HC Deb 23 April 1951 vol 487 cc8-9W
73. Mr. Lang

asked the Secretary of State for Foreign Affairs if, in view of the fact that the Iraqi Law No. 12, 22nd March, 1951, is a violation of the undertaking given by Iraq to Britain as a condition of the termination of the mandate over Iraq, he will take steps to urge the withdrawal of this law.

75. Mr. Anthony Greenwood

asked the Secretary of State for Foreign Affairs whether he is aware that the Iraqi law of 10th March, 1951, which threatens to deprive Iraqi Jewish citizens of their nationality, is a breach of the specific guarantees given by Iraq when the British Government put forward a successful application to the League of Nations for termination of the British mandate in respect of Iraq; and whether he is bringing this fact to the attention of the Iraqi Government.

76. Mr. Janner

asked the Secretary of State for Foreign Affairs whether he is aware that Iraqi Law No. 12 of 1951 contravenes the guarantee given by Iraq that Iraqi nationals who belong to racial and religious minorities would enjoy the same treatment and security in law and in fact as other Iraqi nationals, which guarantee was given by Iraq when Britain placed Iraq's application for the termination of the British mandate over Iraq before the League of Nations; and what steps he is taking in the matter.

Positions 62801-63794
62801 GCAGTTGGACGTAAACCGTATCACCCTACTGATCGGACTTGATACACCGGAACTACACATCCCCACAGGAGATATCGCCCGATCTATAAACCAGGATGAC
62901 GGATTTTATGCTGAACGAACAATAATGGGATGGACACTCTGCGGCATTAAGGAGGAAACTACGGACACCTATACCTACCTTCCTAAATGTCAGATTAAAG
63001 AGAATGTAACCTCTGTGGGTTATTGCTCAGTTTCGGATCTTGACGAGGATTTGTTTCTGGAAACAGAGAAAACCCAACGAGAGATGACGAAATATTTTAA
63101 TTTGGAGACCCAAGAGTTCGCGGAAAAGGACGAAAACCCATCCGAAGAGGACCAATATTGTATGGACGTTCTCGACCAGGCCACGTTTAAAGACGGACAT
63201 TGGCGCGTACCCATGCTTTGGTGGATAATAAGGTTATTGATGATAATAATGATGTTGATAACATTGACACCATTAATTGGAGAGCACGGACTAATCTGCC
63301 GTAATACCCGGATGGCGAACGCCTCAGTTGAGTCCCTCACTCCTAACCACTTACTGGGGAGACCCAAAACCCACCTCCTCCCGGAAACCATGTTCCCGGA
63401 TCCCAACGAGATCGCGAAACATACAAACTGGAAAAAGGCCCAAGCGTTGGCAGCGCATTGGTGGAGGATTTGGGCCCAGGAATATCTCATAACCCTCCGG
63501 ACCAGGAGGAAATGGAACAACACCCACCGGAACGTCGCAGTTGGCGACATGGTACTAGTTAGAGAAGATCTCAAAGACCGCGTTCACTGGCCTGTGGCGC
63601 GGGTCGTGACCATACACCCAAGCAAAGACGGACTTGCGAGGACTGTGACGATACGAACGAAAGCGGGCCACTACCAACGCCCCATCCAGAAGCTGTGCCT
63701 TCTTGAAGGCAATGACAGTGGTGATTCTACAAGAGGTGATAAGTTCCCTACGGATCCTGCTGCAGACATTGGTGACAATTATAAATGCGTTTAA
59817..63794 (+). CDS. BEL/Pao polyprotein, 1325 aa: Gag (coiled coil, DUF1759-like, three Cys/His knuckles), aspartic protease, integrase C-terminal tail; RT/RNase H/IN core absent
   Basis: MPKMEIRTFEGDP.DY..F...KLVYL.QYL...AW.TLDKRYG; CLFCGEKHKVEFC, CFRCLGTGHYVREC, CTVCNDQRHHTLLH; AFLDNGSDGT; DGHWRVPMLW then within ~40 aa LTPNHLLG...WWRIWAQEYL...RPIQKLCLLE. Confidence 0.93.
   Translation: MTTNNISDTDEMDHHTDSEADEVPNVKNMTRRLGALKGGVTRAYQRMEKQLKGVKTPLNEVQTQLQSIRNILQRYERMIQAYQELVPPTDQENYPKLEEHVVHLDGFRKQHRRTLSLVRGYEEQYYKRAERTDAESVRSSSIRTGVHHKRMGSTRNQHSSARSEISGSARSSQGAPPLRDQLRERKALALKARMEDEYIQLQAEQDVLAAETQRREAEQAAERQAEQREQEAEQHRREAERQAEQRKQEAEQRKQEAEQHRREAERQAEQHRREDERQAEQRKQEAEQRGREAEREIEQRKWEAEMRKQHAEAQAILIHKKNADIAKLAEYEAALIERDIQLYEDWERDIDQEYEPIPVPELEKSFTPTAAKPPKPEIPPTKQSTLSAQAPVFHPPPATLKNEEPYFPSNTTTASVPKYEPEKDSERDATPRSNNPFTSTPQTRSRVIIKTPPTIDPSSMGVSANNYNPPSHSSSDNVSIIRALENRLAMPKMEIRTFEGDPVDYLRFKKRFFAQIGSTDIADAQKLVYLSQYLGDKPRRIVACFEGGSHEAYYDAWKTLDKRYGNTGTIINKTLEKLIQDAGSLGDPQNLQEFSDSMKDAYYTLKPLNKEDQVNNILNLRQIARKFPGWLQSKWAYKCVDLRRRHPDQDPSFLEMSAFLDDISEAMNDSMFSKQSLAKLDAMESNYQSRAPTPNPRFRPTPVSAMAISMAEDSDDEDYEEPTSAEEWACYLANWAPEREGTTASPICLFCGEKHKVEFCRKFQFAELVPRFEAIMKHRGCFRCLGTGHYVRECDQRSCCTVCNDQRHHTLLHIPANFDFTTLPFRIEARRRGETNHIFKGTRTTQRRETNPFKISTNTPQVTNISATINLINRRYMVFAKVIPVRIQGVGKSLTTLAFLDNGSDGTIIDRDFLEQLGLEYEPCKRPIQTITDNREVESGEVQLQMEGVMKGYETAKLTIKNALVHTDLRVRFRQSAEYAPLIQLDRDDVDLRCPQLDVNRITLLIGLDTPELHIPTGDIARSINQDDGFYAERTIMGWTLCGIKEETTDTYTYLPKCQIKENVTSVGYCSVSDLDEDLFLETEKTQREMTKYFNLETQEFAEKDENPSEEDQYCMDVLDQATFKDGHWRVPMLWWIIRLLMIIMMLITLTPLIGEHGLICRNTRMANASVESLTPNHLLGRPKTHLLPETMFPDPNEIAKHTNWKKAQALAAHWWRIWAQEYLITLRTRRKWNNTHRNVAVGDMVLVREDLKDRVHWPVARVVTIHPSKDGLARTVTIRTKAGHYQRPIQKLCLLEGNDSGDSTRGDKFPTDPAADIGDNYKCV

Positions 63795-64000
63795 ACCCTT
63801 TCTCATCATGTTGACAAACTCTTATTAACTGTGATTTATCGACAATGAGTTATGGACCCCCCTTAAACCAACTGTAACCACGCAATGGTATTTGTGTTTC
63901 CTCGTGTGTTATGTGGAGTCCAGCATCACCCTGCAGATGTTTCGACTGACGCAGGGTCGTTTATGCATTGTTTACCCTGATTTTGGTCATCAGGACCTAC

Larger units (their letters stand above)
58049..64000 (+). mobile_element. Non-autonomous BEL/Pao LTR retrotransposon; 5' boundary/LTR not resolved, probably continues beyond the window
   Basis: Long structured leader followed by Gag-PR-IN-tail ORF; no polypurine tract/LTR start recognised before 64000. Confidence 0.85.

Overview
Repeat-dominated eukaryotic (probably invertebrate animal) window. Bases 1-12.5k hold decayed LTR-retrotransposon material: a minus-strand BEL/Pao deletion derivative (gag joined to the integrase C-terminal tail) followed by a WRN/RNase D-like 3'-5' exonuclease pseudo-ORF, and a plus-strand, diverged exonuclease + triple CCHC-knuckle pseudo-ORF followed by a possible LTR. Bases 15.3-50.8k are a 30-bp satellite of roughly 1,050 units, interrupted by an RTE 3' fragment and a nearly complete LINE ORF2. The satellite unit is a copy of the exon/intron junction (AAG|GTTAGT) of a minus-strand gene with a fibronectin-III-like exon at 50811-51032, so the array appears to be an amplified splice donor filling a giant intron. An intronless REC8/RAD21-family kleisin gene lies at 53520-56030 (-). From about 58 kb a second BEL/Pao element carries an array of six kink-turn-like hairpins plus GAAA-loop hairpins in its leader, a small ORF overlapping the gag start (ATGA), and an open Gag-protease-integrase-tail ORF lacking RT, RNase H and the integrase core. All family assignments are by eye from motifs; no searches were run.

Mr. Younger

I presume that the undertaking or guarantee to which my hon. Friends refer is the Declaration signed and submitted to the Council of the League of Nations by the Iraqi Government prior to the admission of Iraq to the League. Article 10 of the Declaration stated that the stipulations thereof, as far as they affected persons belonging to racial religious or linguistic minorities, were declared to constitute obligations of international concern and would be placed under the guarantee of the League of Nations.

While the precise legal status of this Declaration made to the former League of Nations is uncertain, nevertheless His Majesty's Government have drawn the attention of the Iraqi Government to the unfortunate consequences which might ensue if any ground was given for a charge that those who are affected by these laws were being subjected to any form of persecution.